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Court told of squalid rat infested diner

PUBLISHED: 09:17 25 February 2009 | UPDATED: 22:36 05 July 2010

A SUFFOLK environmental health officer has described the "squalid rat infested" food preparation conditions at a Lowestoft Indian restaurant as "one of the worst cases, if not the worst" he had seen in 20 years.

A SUFFOLK environmental health officer has described the “squalid rat infested” food preparation conditions at a Lowestoft Indian restaurant as “one of the worst cases, if not the worst” he had seen in 20 years.

Tony Burgess an investigating officer for Waveney District Council was speaking after the two owners of the Royal Bengal in Lowestoft High Street were given suspended jail sentences for the “appalling” behind the scenes conditions at their restaurant, which has recently closed.

Mr Burgess said that repeated visits were made to the restaurant between January and August last year and despite ordering a raft of improvements investigators continued to find filthy conditions.

Before Ipswich Crown Court were Syed Mohammed Ali, 34, and Faisal Murad, 35, who both admitted 14 food hygiene offences and a licensing offence. Syed Mohammed Ali was given a 33-week jail term suspended for two years and ordered to carry out 240 hours unpaid work in the community while Murad was given a 26 week jail term suspended for two years and ordered to do 240 hours unpaid work in the community. They were also each fined £100 and ordered to pay £2,900 costs.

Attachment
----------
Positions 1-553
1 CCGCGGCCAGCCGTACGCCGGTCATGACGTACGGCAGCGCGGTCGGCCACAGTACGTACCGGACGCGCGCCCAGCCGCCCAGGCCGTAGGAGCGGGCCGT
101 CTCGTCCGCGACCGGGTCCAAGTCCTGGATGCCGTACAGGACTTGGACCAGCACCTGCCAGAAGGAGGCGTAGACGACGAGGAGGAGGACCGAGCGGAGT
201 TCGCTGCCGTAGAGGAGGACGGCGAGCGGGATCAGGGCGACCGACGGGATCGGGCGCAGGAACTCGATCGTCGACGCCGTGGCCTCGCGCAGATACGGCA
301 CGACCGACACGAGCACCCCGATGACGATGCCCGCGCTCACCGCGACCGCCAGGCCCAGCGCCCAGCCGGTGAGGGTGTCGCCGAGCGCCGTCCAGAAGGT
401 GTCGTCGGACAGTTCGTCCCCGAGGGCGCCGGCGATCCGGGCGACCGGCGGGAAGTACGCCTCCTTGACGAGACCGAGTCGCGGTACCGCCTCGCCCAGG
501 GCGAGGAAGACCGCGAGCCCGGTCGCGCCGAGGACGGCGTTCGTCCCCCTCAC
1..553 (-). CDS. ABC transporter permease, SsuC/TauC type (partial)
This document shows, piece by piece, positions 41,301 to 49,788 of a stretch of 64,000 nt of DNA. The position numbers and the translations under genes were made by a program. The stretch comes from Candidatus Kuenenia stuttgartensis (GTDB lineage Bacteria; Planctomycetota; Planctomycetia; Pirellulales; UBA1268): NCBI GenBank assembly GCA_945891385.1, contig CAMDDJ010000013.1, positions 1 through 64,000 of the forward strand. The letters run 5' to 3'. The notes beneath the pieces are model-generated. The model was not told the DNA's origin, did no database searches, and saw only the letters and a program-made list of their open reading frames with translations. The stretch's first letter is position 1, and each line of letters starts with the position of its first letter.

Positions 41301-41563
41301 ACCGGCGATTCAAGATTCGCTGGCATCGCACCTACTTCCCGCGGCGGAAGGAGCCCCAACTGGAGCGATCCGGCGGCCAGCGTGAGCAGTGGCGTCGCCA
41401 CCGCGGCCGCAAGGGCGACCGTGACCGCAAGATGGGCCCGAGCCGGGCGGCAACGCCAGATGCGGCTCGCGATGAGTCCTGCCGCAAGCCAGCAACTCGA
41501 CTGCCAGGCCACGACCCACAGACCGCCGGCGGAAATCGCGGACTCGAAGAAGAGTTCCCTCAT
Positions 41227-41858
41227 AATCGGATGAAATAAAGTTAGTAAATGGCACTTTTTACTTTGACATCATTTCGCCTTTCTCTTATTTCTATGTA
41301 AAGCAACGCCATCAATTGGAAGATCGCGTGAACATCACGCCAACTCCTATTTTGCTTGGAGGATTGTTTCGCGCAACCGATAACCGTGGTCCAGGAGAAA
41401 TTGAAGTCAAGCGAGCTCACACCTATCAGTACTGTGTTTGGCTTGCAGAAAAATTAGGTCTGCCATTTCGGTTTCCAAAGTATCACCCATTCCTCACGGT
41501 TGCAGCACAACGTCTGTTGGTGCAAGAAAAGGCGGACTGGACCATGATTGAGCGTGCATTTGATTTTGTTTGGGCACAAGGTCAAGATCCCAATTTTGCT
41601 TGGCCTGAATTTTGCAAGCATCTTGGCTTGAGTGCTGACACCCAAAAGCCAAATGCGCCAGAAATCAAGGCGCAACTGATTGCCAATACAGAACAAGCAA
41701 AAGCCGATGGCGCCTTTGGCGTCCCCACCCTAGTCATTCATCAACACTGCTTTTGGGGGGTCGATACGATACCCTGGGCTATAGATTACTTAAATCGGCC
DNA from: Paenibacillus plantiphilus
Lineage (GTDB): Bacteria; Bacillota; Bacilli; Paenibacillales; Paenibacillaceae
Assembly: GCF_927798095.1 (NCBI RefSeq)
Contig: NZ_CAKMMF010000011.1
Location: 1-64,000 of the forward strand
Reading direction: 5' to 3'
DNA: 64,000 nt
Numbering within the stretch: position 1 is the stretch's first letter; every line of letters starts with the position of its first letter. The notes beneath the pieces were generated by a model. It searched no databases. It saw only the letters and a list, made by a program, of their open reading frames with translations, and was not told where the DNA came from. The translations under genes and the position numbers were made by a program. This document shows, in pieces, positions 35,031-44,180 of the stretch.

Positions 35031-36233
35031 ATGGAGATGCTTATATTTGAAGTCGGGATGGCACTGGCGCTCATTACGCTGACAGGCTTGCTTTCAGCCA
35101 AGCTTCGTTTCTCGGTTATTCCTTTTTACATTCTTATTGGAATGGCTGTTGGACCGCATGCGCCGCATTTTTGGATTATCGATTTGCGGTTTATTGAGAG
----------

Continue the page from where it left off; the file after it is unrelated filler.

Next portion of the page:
Also before the court was Syed Shanur Ali, 41, who admitted 10 food hygiene offences and was ordered to carry out 200 hours unpaid work in the community.

Syed Mohammed Ali and Syed Shanur Ali were sentenced earlier this month but passing sentence on Murad yesterday Judge David Goodin said: “It is difficult to imagine a restaurant selling food to the public for profit that could be in a worse or more appalling condition than yours was.”

At an earlier hearing Lowestoft Magistrates' heard that behind a façade of respectability food at the restaurant was being prepared in squalid conditions.

Rob Barley, prosecuting, said: “It is rather fortunate, to say the least, that ill health was not caused as a result of the conditions in which food was being stored and prepared.”

He said environmental health officer Paul Goldsmith found the ceiling of the kitchen was dirty with food debris and a saucepan was being used to heat water for washing hands and utensils because the boiler had broken,

The flooring was dirty with encrusted food debris along the edges and outside in a wooden shed where food was being stored and prepared investigators found rat droppings on the floor and black mould on the walls.

A chef was also seen handling raw chicken and then touching cooked food without washing his hands.

Joanne Eley, for Murad, said her client accepted that he was a joint owner of the premises with Syed Mohammed Ali.

She said that due to family illness in 2008 he had been absent from the restaurant for much of the time and had appointed someone else to look after the restaurant. When Murad visited the restaurant and saw the poor state it was in he had dismissed the person he had employed to look after it.

Miss Eley said Murad accepted that what went on in the restaurant had been his responsibility and that he had put his family before his management role at the premises.

She said the restaurant was no longer open and he and his co-owner had unsuccessfully been trying to sell the premises.

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